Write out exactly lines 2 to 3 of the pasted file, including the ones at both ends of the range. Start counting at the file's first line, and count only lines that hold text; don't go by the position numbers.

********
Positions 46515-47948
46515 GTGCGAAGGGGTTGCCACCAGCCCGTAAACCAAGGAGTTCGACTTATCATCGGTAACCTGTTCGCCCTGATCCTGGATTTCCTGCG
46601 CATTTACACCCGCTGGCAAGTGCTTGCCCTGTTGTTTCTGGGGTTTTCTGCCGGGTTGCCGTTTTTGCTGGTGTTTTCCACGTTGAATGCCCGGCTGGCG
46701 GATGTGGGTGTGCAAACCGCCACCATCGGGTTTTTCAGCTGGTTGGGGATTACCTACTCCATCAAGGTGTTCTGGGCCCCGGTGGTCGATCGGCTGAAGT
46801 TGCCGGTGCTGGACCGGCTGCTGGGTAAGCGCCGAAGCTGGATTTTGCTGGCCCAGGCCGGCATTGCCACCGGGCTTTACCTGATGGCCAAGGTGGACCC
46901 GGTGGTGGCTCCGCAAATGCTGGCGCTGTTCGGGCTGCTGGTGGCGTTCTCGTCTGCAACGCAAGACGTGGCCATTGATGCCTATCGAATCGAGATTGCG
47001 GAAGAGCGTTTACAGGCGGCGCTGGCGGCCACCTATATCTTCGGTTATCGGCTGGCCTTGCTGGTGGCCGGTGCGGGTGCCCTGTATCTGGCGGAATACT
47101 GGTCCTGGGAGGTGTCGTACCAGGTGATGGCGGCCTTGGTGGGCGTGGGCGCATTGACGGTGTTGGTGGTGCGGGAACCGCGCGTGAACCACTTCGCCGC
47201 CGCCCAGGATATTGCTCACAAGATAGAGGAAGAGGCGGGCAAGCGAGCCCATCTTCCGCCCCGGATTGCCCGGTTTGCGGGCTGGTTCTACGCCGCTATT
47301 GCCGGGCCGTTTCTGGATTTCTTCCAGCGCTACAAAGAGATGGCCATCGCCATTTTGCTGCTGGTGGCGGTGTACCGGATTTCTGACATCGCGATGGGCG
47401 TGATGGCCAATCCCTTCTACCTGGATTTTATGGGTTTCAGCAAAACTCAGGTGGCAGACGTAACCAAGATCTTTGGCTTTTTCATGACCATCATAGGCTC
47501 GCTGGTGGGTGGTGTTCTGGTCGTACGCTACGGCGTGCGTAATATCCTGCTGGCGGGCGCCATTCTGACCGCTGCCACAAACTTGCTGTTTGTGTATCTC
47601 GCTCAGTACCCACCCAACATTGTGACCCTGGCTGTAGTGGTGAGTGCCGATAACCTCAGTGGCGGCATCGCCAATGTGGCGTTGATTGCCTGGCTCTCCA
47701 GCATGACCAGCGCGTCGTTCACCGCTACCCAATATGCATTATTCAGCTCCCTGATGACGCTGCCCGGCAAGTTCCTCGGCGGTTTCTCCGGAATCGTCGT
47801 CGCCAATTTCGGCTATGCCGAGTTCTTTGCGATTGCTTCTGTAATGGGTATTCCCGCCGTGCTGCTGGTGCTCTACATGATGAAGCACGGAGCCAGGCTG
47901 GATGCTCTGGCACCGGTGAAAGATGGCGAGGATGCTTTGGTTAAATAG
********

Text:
46515 GTGCGAAGGGGTTGCCACCAGCCCGTAAACCAAGGAGTTCGACTTATCATCGGTAACCTGTTCGCCCTGATCCTGGATTTCCTGCG
46601 CATTTACACCCGCTGGCAAGTGCTTGCCCTGTTGTTTCTGGGGTTTTCTGCCGGGTTGCCGTTTTTGCTGGTGTTTTCCACGTTGAATGCCCGGCTGGCG